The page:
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Bicommissural aortic valve
The infant may need surgery to repair a leaky or narrowed valve, if complications are severe.
A narrowed valve can also be opened through cardiac catheterization. A fine tube (catheter) is directed to the heart and into the narrow opening of the aortic valve. A balloon attached to the end of the tube is inflated, to make the opening of the valve larger.
Critically ill babies with a severely narrowed valve may need medications. These medications improve the baby's condition so that either surgery or a balloon procedure is possible.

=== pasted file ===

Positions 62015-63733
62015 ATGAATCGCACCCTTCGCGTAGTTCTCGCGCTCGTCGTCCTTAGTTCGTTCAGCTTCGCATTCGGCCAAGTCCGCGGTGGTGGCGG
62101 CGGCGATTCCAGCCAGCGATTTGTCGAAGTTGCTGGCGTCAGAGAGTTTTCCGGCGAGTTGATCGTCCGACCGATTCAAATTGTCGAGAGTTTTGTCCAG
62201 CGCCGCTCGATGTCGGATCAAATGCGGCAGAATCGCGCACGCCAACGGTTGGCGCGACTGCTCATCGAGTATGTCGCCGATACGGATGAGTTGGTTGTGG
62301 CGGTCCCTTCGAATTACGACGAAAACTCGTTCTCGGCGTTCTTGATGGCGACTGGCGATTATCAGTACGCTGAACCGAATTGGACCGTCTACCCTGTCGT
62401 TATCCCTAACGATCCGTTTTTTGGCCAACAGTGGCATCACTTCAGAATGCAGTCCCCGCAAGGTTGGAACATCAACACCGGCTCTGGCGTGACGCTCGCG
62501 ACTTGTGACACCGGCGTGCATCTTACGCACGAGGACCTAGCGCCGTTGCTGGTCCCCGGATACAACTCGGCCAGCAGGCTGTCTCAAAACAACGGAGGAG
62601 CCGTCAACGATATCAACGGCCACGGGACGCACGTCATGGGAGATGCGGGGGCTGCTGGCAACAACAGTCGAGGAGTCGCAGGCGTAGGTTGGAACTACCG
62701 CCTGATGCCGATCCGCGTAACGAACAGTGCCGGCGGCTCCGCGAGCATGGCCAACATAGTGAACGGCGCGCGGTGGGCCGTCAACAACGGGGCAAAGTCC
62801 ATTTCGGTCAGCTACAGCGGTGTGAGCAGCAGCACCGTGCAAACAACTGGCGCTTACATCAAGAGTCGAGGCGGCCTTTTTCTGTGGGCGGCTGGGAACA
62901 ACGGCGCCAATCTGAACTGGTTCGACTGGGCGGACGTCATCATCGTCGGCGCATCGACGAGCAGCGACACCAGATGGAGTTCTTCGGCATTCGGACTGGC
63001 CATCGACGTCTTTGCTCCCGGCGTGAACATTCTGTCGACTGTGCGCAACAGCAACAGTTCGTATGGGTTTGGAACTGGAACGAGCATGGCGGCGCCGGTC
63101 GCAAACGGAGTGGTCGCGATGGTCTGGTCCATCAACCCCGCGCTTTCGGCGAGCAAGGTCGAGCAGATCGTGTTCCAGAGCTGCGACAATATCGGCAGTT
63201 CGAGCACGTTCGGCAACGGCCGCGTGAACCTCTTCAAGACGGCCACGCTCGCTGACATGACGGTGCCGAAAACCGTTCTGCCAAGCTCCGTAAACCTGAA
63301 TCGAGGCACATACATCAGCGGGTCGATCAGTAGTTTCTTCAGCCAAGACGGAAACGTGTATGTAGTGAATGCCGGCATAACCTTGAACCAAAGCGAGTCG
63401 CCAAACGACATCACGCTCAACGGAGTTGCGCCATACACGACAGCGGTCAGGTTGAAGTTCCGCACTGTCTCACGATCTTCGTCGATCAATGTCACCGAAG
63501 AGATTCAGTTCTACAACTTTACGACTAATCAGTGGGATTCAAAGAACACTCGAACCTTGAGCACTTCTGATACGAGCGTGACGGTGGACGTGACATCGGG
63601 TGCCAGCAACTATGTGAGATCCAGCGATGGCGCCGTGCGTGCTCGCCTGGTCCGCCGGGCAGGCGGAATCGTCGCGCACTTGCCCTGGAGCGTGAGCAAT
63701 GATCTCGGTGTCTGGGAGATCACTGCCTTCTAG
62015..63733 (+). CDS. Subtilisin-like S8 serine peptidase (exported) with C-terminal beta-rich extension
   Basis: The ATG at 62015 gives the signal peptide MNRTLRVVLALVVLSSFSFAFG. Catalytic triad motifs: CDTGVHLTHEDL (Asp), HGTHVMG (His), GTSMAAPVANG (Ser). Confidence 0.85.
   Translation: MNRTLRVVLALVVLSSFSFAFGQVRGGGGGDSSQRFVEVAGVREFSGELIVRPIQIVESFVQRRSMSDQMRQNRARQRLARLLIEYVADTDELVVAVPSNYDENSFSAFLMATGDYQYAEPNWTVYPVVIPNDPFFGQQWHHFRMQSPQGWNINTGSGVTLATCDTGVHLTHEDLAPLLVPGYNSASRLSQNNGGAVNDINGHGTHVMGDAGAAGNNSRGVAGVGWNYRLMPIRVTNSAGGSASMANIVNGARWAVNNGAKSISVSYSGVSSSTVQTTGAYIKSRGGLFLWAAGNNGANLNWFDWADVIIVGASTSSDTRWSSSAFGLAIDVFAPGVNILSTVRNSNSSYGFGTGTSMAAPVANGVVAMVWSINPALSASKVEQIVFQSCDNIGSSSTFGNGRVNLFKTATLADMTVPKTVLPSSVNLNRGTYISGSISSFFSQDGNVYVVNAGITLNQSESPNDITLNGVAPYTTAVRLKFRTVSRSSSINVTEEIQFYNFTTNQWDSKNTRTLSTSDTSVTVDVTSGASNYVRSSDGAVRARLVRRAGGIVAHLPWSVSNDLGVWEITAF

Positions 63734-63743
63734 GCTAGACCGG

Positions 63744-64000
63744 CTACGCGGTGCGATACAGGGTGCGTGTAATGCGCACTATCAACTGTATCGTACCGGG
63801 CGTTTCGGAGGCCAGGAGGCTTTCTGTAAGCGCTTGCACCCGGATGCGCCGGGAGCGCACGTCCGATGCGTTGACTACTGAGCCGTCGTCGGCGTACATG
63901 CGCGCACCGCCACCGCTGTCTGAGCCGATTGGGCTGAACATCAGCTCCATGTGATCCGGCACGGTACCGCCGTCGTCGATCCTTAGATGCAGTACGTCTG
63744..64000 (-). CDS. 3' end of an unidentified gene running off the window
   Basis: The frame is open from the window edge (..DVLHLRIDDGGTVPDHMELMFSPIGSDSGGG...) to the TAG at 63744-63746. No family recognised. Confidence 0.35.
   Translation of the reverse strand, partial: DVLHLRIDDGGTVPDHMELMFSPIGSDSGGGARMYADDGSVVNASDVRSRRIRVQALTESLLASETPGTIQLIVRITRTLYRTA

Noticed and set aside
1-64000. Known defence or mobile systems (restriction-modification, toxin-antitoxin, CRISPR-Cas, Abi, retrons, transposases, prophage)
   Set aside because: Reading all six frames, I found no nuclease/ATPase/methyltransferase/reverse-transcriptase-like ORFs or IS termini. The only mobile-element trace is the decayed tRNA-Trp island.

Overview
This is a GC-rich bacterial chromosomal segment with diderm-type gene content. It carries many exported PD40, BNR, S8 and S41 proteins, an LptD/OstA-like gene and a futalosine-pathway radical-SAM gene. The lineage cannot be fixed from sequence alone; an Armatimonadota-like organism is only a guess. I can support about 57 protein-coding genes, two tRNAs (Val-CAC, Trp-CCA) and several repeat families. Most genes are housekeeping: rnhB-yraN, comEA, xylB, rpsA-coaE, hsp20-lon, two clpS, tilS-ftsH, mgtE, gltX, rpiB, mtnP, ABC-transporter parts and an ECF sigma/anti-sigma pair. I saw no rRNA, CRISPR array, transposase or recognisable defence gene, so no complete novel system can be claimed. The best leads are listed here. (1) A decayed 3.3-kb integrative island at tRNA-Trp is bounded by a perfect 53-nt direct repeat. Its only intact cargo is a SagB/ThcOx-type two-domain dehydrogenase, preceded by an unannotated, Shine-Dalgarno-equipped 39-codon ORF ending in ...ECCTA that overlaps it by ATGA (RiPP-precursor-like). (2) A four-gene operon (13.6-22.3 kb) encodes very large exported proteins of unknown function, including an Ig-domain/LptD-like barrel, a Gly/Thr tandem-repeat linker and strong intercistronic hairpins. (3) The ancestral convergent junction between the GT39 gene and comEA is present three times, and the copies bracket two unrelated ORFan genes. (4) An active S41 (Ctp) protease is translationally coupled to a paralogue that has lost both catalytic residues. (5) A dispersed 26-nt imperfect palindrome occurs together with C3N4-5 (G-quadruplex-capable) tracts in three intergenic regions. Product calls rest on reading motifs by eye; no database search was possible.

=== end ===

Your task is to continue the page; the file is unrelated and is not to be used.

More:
Medications may include:
See also: Pediatric heart surgery
How well the baby does depends on whether complications of bicuspid aortic valve are present, and how severe they are.
The presence of other physical problems at birth also can affect how well a baby does.
Most babies with this condition have no symptoms, and the problem is not diagnosed until they are adults. Some people never find out that they have this problem.
Complications of bicuspid aortic valve include:
Call your health care provider if your baby:
Otto CM, Bonow RO. Valvular Heart Disease. In: Braunwald E, Zipes DP, Libby P, Bonow R. Braunwald's Heart Disease: A Textbook of Cardiovascular Medicine. 8th ed. Philadelphia, PA: Saunders Elsevier; 2007:chap 62.
Park MK. Park: Pediatric Cardiology for Practitioners. 5th ed. Philadelphia, PA: Mosby Elsevier; 2008.
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